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A Pioneer Supports the Next Generation of Bioengineers
A gift from Marc A. Cohen, MS '85, comes from his own success at the intersection of engineering and medicine.
Although it was well before the dot-com explosion when he arrived on campus in 1984, Marc A. Cohen, MS '85, saw the pixels on the wall. "I chose Stanford because I realized it would be a portal to the about-to-boom computer era," says Cohen, who completed his graduate studies in electrical engineering.
Almost 30 years later, Cohen sees similar potential for bioengineering.
"This area is ripe for explosive discovery," he explains. "We can't wait for government support. It's up to individuals working with higher education research institutions of Stanford's caliber to spearhead cutting-edge initiatives."
That's why he has pledged $800,000 to establish the Marc A. Cohen Graduate Fellowship Research Fund, which supports a graduate student whose work bridges technology and science, with a focus on cancer research. The gift qualifies for $400,000 in matching funds from the university.
The first recipient of the Cohen fellowship is Mariya Chavarha, PhD '18. Originally from the Ukraine, Chavarha is investigating the chemical and optical control of protein function. She is based in the departments of both pediatrics and bioengineering within the School of Medicine.
"I am so grateful to Mr. Cohen for supporting my research," she says. "The ability to control protein activity with light and study intracellular signals may answer a lot of important questions in cell biology."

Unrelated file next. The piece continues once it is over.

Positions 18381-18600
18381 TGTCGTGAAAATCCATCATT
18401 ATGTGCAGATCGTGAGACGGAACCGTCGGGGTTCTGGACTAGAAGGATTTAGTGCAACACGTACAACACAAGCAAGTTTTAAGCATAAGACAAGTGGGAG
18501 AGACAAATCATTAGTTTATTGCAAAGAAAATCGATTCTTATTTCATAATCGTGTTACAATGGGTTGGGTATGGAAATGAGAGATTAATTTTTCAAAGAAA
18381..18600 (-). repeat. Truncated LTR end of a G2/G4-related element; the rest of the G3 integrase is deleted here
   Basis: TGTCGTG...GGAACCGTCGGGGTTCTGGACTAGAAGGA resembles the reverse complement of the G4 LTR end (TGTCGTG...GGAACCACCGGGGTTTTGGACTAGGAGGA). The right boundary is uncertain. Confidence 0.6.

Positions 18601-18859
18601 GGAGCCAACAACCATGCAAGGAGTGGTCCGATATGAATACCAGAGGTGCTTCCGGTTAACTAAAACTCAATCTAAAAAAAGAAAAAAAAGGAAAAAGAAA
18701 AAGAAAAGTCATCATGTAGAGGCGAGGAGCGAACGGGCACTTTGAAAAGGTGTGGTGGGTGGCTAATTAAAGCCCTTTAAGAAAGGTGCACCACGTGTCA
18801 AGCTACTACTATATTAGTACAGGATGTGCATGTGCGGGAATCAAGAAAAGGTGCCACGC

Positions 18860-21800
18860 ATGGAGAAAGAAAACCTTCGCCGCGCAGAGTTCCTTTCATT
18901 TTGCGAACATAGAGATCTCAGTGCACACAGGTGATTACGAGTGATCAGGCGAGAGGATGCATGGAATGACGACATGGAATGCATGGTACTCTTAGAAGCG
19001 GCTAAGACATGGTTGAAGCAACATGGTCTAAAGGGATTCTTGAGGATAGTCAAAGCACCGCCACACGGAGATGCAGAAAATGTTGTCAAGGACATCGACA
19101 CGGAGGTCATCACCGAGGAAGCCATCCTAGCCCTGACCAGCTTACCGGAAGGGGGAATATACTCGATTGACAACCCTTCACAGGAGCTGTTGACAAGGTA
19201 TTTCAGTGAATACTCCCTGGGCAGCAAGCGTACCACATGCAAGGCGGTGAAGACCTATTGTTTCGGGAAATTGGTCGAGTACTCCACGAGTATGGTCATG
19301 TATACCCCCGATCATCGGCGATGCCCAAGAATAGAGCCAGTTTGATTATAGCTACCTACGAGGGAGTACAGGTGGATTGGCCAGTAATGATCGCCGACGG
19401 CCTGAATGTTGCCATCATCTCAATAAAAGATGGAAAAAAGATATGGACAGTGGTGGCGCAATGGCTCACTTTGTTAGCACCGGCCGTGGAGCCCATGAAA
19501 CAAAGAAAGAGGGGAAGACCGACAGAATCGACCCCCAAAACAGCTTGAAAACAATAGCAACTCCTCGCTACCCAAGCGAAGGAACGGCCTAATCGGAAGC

The Heartbeat of a New Industry
Cohen's own spark of insight came during a Stanford graduate class on signal processing. The professor was demonstrating how a monitor can distinguish between the beating heart of a pregnant woman and that of her unborn baby, enabling an obstetrician to check for abnormalities.
"I was fascinated by how you could apply electrical engineering tools to medicine," Cohen says.
After completing his graduate studies, Cohen and his brother, Alain, started a company called OPNET, for Optimized Network Engineering Tools, based on Alain's research project for a networking course at MIT. The company provides performance analysis and troubleshooting solutions for computer networks and applications.
"We started OPNET the old-school way," recalls Cohen, "in the basement of our parents' house in Washington, DC. We bootstrapped it, without investors. We never spent more than we were making."
By 2013, when the brothers sold OPNET, the company had 700 employees throughout the United States, Europe, and Asia.
A Cancer-Free Future
Today, Marc Cohen lives in McLean, VA, and focuses on developing treatments for cancer and neurodegenerative diseases at Boston-based Acetylon Pharmaceuticals, which he cofounded in 2008. Acetylon is a leader in the promising field of epigenetics, which is about regulating gene expression. He also serves on the board of the Dana-Farber Cancer Institute and is in the process of creating several startups with his brother.
"Cancer is the epidemic of our time," says Cohen, whose mother lost several family members to the disease. "We have made quantum leaps in understanding key mechanisms of cancer that can now be targeted and disrupted, but I look forward to the day when cancer can be managed, like we do diabetes. And I long for the day we can say it has been eradicated."
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